53. Kennedy TJ. Towards a tighter link between supervision and trainee ability. Med Educ. 2009;43:1126–1128.
54. ten Cate O, Snell L, Carraccio C. Medical competence: The interplay between individual ability and the health care environment. Med Teach. 2010;32:669–675.
55. ten Cate O, Scheele F. Competency-based postgraduate training: Can we bridge the gap between theory and clinical practice? Acad Med. 2007;82:542–547.
56. Sterkenburg A, Barach P, Kalkman C, Gielen M, ten Cate O. When do supervising physicians decide to entrust residents with unsupervised tasks? Acad Med. 2010;85:1408–1417.
57. Pickering BW, Hurley K, Marsh B. Identification of patient information corruption in the intensive care unit: Using a scoring tool to direct quality improvements in handover. Crit Care Med. 2009;37:2905–2912.
58. Bump GM, Jovin F, Destafano L, et al.. Resident sign-out and patient hand-offs: Opportunities for improvement. Teach Learn Med. 2011;23:105–111.
59. Flanagan ME, Patterson ES, Frankel RM, Doebbeling BN. Evaluation of a physician informatics tool to improve patient handoffs. J Am Med Inform Assoc. 2009;16:509–515.
60. Patterson ES, Wears RL. Patient handoffs: Standardized and reliable measurement tools remain elusive. Jt Comm J Qual Patient Saf. 2010;36:52–61.
61. Johnson JK, Arora VM. Improving clinical handovers: Creating local solutions for a global problem. Qual Saf Health Care. 2009;18:244–245.
62. Kanter SL. Toward better descriptions of innovations. Acad Med. 2008;83:703–704.
63. Harden RM, Stevenson M, Downie WW, Wilson GM. Assessment of clinical competence using objective structured examination. BMJ. 1975;1:447–451.
64. Newble D. Techniques for measuring clinical competence: Objective structured clinical examination. Med Educ. 2004;38:199–203.
References Cited in Table Only
65. Gakhar B, Spencer AL. Using direct observation, formal evaluation, and an interactive curriculum to improve the sign-out practices of internal medicine interns. Acad Med. 2010;85:1182–1188.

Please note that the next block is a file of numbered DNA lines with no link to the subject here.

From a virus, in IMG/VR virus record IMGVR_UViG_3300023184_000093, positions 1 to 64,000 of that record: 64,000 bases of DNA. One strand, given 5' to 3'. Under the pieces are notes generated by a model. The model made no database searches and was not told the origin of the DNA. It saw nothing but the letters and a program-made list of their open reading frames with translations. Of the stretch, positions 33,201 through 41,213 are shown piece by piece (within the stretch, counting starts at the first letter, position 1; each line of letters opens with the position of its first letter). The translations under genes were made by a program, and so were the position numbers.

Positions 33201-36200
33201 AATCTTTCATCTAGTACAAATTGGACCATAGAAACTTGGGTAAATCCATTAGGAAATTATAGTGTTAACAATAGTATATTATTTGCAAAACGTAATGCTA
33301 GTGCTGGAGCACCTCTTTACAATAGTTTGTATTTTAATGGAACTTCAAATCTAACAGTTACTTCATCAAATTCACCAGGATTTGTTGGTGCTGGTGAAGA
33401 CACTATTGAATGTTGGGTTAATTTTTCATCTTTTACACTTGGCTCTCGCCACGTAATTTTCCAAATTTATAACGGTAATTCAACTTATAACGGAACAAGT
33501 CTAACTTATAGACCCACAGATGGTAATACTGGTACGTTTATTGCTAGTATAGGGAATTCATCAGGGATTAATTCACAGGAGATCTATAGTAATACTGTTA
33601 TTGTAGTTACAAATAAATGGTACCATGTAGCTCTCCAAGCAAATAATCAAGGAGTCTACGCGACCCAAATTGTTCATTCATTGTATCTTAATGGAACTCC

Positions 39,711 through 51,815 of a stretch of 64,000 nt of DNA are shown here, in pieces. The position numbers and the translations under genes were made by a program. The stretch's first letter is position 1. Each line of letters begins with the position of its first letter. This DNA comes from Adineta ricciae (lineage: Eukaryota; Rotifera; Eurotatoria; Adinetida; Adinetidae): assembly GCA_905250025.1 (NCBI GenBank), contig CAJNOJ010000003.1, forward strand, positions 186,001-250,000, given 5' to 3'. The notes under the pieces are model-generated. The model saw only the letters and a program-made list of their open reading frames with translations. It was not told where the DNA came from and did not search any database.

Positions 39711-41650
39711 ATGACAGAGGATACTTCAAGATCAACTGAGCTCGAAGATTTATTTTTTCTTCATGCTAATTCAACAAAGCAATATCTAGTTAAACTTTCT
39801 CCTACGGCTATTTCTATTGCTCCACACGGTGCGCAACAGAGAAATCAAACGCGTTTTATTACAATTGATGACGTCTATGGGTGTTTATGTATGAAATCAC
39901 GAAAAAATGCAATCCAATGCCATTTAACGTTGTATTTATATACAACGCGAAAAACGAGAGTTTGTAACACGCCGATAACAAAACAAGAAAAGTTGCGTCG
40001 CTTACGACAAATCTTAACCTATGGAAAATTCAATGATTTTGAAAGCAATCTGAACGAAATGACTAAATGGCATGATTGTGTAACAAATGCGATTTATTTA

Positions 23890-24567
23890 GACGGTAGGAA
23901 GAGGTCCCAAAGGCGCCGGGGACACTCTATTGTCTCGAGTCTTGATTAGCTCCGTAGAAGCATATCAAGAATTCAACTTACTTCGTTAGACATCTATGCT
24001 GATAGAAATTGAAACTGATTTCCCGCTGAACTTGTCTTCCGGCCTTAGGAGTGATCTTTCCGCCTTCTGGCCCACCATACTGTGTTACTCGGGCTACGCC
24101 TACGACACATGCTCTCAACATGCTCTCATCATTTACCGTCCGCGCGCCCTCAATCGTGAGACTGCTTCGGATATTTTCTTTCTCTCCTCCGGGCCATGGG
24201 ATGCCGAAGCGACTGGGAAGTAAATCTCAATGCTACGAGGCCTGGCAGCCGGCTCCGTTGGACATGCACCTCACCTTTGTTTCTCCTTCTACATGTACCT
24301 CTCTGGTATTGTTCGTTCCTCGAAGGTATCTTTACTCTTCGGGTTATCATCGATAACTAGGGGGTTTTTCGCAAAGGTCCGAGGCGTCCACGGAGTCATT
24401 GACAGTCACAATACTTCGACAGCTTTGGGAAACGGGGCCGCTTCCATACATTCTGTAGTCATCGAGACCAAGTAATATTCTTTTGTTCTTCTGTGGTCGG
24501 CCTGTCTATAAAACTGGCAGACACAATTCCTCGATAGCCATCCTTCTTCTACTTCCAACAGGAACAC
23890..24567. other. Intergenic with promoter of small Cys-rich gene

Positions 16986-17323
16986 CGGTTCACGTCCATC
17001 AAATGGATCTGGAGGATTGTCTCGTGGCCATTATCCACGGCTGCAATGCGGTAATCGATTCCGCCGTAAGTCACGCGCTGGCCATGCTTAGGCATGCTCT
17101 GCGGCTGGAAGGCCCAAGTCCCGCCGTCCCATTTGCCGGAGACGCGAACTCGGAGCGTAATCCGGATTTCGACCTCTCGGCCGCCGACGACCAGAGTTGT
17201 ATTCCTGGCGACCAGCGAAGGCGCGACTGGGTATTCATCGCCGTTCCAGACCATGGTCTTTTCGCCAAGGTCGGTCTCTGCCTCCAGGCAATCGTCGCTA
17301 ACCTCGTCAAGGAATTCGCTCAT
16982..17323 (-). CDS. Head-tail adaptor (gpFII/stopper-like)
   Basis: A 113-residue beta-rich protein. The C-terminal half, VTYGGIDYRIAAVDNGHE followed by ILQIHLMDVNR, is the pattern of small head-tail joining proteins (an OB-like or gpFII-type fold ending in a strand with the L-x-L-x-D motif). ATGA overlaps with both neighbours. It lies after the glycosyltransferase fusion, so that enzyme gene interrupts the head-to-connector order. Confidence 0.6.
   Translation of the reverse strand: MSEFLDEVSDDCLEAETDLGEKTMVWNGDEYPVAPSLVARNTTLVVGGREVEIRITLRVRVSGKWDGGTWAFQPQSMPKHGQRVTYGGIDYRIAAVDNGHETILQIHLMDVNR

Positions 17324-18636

66. Sanfey H, Stiles B, Hedrick T, Sawyer RG. Morning report: Combining education with patient handover. Surgeon. 2008;6:94–100.
68. Chang VY, Arora VM, Lev-Ari S, D'Arcy M, Keysar B. Interns overestimate the effectiveness of their hand-off communication. Pediatrics. 2010;125:491–496.
69. Arora V, Johnson J. A model for building a standardized hand-off protocol. Jt Comm J Qual Patient Saf. 2006;32:646–655.
Dr. Horwitz and Dr. Arora receive funding from the Agency for Healthcare Research and Quality (R03HS018278-01). Dr. Horwitz also receives support from the National Institute on Aging (K08 AG038336), the American Federation for Aging Research through the Paul B. Beeson Career Development Award Program, and the Claude D. Pepper Older Americans Independence Center at Yale University School of Medicine (#P30AG21342 NIH/NIA). These organizations had no role in the study design; in the collection, analysis, and interpretation of data; in the writing of the final article; or in the decision to submit the article for publication.
Dr. Philibert is an employee of the ACGME, and Dr. Arora has received funding from the ACGME, which established the standards and restrictions discussed in this article. Dr. Arora also chaired the Society of Hospital Medicine's handoff task force.
The opinions expressed in this article are solely those of the authors and do not necessarily represent the official views of the National Institute on Aging, the National Institutes of Health, or the American Federation for Aging Research.
© 2012 Association of American Medical Colleges
What does "Remember me" mean?
By checking this box, you'll stay logged in until you logout. You'll get easier access to your articles, collections,
media, and all your other content, even if you close your browser or shut down your
To protect your most sensitive data and activities (like changing your password),
we'll ask you to re-enter your password when you access these services.
What if I'm on a computer that I share with others?
If you're using a public computer or you share this computer with others, we recommend
that you uncheck the "Remember me" box.
Data is temporarily unavailable. Please try again soon.
Readers Of this Article Also Read